The poor response of investors to Bradford & Bingley’s rights issue completes an ignominious hat trick of dismal capital-raisings from UK banks.
Investors took up just 28% of the £400 million-worth of new shares on offer, leaving the deal’s underwriters led by Citi and UBS and including a syndicate of the UK’s biggest banks stuck with the rest.
Although the take-ups for the recent rights issues of HBOS and Barclays were worse, at 8.3% and 19% respectively, underwriters were able to escape footing the bill thanks to a bounce in the share price of the former and the clever structure of the latter. B&B’s syndicate, however, has had to pledge to hold the stock, worth about £320 million, for almost three weeks before trying to offload it.
Lloyds TSB, HBOS, HSBC, Royal Bank of Scotland and Barclays have sub-underwritten about £120 million-worth of stock and four large UK fund managers – Standard Life, Legal & General, M&G and Insight – underwrote about £145 million of the issue. The deal’s managers, Citi and UBS, are accountable for the rest.
The four fund managers had previously backed a rival to TPG’s investment and were encouraged by UK regulator the Financial Services Authority to take its place. The FSA is believed to have played an active role behind the scenes because it feared that a failure to raise cash for B&B could trigger a run on the bank, as was seen at Northern Rock.
The long subscription period has been blamed for the troubles of deals such as HBOS’s rights issue but investors in B&B were particularly concerned by the bank’s exposure to the buy-to-let mortgage lender, where it is the biggest player in the UK, and its reliance on the wholesale market for funding.
Downhill road to a rights issue
Bradford & Bingley share price, April 1 to August 26 2008
B&B has seen a sharp rise in mortgage payment arrears since the start of the year, with the number of accounts in arrears rising to 2.16%, compared with 1.63% at the end of December.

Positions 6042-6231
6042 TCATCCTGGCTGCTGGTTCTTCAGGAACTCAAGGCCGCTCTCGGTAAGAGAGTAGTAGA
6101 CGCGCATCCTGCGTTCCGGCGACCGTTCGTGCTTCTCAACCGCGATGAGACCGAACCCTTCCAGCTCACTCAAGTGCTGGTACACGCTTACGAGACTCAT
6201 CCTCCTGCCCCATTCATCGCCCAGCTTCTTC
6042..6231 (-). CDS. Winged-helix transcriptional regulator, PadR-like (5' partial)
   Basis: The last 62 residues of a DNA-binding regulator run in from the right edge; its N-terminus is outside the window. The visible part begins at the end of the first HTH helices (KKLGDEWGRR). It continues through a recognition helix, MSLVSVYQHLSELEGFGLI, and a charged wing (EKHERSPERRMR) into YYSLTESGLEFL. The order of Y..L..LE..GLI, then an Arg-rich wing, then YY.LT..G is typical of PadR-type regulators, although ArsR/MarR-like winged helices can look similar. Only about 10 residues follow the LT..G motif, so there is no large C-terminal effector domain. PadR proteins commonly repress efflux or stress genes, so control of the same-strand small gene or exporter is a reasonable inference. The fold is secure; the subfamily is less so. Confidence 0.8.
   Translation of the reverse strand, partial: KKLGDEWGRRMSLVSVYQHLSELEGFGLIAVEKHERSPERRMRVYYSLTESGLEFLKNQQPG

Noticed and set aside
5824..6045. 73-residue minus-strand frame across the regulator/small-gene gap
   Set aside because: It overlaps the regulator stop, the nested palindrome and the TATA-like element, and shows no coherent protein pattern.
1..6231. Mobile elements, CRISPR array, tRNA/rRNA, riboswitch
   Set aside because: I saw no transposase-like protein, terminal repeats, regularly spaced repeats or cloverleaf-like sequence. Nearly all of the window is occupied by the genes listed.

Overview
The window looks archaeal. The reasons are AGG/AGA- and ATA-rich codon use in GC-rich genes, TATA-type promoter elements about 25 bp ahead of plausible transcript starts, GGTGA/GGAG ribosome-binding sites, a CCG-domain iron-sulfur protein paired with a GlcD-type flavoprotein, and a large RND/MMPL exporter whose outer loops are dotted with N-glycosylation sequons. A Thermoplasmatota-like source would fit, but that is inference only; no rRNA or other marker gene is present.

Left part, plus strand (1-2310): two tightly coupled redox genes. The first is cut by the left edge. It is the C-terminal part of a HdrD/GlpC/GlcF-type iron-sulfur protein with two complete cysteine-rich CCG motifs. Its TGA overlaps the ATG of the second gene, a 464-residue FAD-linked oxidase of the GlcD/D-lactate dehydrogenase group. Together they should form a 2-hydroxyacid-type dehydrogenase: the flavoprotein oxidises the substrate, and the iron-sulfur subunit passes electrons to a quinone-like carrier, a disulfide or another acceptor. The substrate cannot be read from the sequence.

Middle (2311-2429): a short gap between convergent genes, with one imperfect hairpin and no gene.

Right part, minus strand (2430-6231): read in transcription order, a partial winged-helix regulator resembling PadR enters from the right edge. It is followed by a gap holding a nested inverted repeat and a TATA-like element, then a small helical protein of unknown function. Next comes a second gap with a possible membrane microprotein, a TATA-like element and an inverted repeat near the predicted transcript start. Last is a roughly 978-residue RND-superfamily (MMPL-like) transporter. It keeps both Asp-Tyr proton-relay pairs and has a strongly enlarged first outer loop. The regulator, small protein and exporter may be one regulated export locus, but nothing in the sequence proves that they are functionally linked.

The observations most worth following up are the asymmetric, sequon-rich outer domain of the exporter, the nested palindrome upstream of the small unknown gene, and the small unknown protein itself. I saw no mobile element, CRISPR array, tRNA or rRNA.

The bank, which some analysts expect to post a first-half loss this year, has said that it expects mortgage arrears to continue to deteriorate and says that most of the deterioration has come from the loans it acquired from GMAC.
Investor concerns about bank exposure to the troubled UK housing market and slowing economy as well as niggling worries that more money might be asked for later are not unique to B&B and may haunt any other bank that is forced to raise capital in the near future.
"Investors are nervous that banks will continue to underperform," says a senior ECM banker at a bulge-bracket investment bank in London. "A recession is a growing possibility, and banks will be exposed to any consumer downturn. With a lot of banks only thinly capitalized, this raises fears that yet more capital might be needed later. Vast amounts of capital have already been raised and investors are right to question whether it is the right time to put new capital to work and whether they really want to put that in the financial sector."
Although troubled continental European and UK banks are likely to continue to turn to rights issues as their preferred way of raising capital when necessary, other measures such as dividend cuts are likely to become more prominent as banks seek to avoid issuing more equity.
Dividend yields remain quite high so there is room for them to fall and banks will likely find it more cost effective to keep cash by cutting dividends then turning to other equity capital raising options, such as convertibles or hybrid deals.
UK banks including RBS, HBOS and B&B have already announced plans to pay their interim dividends with scrip (shares instead of cash) as a way to preserve cash and effectively raise equity by stealth, and more could follow their lead before dividends get cut for real.